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Frailty and Vulnerability: Yes, you can lessen and even prevent Frailty

Frailty and Vulnerability: Yes, you can lessen and even prevent Frailty

Written by: Susan Moore

We’ve all met an older adult who we identify as frail. Some people use the words ‘frail’ and ‘vulnerable’ to describe older adults in general. Indeed, some older adults do become frail as they age but being frail doesn’t need to be a part of the normal aging process. Frailty and vulnerability can be mitigated and, ultimately, prevented.

How do you identify frailty? It is easier to identify what frailty is when we know how it is defined.

What is Frailty?

The Cambridge Dictionary defines frailty as “weakness and lack of health or strength” (2017). Healthcare literature provides highly detailed descriptions of frailty to recognize, diagnose and treat Frailty Syndrome. Zachary Palace and Jennifer Flood-Sukhdeo describe Frailty Syndrome as the development of multiple age-related musculoskeletal changes leading to physical weakness, injury and illness (2014). In other words, Frailty Syndrome occurs in an older adult who has lost muscle and bone strength, and who is more prone to falls, fractures and vulnerability to increasingly complex illness and injury.

The bad news is – we are all at risk of frailty. As we age, our bone density, muscle strength and stamina start to change. This degeneration is a normal part of the aging process. However, the good news is that frailty does not have to be a part of aging. It can be prevented and at the very least, its impact can be lessened.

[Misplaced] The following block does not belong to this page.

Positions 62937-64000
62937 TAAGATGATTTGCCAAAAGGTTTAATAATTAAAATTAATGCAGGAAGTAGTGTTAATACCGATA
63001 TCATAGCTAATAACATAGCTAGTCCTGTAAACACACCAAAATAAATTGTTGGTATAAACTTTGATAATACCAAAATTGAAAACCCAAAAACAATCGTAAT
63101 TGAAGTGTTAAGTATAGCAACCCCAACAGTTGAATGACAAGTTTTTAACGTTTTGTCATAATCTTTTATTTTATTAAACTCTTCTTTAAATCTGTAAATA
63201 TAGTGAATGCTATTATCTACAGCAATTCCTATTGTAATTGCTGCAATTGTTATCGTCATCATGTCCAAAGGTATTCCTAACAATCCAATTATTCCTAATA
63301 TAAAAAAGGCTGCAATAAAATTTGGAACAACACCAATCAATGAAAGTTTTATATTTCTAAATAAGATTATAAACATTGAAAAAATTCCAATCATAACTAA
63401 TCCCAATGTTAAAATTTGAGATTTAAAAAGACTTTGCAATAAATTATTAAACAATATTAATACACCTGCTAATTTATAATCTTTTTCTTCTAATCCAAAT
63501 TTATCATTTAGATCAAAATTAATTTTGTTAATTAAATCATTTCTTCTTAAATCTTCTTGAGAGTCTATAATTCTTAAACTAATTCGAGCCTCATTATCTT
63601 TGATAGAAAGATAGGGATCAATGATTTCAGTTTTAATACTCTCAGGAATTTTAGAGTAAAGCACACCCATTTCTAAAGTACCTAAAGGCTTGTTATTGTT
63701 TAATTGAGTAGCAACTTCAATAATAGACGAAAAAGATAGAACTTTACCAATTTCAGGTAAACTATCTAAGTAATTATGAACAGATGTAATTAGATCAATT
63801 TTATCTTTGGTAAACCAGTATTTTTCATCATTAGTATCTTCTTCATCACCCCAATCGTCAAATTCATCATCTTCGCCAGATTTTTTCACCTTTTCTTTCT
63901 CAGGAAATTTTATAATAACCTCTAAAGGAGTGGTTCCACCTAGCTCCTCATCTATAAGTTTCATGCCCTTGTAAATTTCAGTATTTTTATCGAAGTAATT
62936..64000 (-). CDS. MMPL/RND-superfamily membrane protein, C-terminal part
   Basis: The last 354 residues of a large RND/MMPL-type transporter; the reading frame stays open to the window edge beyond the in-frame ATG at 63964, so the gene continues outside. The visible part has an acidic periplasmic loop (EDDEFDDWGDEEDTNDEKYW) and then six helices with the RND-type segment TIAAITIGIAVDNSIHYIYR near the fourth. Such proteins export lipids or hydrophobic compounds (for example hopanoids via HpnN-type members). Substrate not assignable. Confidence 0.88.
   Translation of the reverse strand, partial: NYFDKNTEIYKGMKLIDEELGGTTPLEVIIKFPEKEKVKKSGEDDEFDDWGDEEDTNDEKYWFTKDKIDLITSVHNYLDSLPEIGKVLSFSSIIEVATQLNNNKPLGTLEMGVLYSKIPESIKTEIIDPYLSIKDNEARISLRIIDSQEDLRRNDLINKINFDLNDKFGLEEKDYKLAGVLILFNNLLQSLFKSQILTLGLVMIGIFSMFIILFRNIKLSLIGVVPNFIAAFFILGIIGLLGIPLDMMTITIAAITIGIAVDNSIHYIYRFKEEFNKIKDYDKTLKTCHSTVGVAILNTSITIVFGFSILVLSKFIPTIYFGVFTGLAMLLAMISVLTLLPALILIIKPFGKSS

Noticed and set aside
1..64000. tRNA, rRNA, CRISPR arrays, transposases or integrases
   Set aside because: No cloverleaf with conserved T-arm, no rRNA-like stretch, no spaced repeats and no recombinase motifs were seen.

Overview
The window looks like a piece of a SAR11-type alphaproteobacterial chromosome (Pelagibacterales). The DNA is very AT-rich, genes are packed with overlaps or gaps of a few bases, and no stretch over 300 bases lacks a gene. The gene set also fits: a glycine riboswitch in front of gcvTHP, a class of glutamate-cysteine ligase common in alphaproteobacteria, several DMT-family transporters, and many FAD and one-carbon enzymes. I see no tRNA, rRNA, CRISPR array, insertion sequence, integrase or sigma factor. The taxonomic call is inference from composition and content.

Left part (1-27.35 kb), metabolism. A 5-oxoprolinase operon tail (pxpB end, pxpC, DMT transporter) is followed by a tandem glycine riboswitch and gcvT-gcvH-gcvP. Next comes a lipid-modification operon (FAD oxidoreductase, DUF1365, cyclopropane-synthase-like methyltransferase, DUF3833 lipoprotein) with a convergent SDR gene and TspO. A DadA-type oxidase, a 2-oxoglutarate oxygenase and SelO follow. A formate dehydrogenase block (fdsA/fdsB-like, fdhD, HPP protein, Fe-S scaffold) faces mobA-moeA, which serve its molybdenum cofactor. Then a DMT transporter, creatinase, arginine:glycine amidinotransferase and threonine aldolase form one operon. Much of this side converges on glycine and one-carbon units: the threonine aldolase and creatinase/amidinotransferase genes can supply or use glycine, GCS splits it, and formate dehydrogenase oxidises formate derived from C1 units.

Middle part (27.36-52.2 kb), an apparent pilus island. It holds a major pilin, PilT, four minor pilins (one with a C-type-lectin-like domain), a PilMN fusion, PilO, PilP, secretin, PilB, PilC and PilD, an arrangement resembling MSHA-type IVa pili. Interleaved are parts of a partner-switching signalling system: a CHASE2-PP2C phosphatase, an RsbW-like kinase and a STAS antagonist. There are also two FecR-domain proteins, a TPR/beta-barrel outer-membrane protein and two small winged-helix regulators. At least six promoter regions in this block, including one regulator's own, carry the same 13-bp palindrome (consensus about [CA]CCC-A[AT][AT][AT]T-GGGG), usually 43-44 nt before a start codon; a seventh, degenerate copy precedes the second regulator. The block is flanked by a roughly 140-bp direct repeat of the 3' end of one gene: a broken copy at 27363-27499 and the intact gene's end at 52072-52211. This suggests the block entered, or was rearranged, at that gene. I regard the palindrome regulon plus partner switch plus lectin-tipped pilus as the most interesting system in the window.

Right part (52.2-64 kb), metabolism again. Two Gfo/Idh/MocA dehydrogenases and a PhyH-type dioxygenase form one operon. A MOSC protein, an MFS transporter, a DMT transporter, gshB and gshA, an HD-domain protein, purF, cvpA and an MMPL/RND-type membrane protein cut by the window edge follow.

In general, frailty is diagnosed by a physician based on a number of indicators including physical strength, bone density and nutrition. Once someone is diagnosed with Frailty Syndrome, physicians will rate the degree of frailty based on someone’s ability to carry out “instrumental and non-instrumental activities of daily living” (Unknown, 2005). It is important for physicians to identify frailty indicators as early as possible so that patients have the opportunity to change or adapt their behaviours. An early diagnosis is the key to reversing the symptoms of frailty. As with most disease, the longer it takes for symptoms to be identified and a diagnosis made, the more vulnerable the patient becomes to increased risks associated with treatment of illness and injury.

Causes and Prevention of Frailty

When it comes to frailty, an ounce of prevention is worth a pound of cure.

According to (Best-Martini & Jones-DiGenova, n.d.), the causes of frailty include:

  • A medical condition
  • A loss of one or more senses
  • A chronic disorder
  • A chronic disorder along with a new medical diagnosis
  • Adverse changes in the musculoskeletal system
  • Psychological issues
  • Sarcopenia (loss of muscle mass)
  • Very old age
  • Nutritional imbalances
  • Intellectual disabilities
  • Physical inactivity

The British Geriatrics Society (2011) identifies the causes of frailty as: inactivity, low protein diet, insufficient vitamin D, smoking and obesity. Some of the causes are directly linked to illness and injury (dementia, broken bones, flu) and others are based on personal habits and behaviours.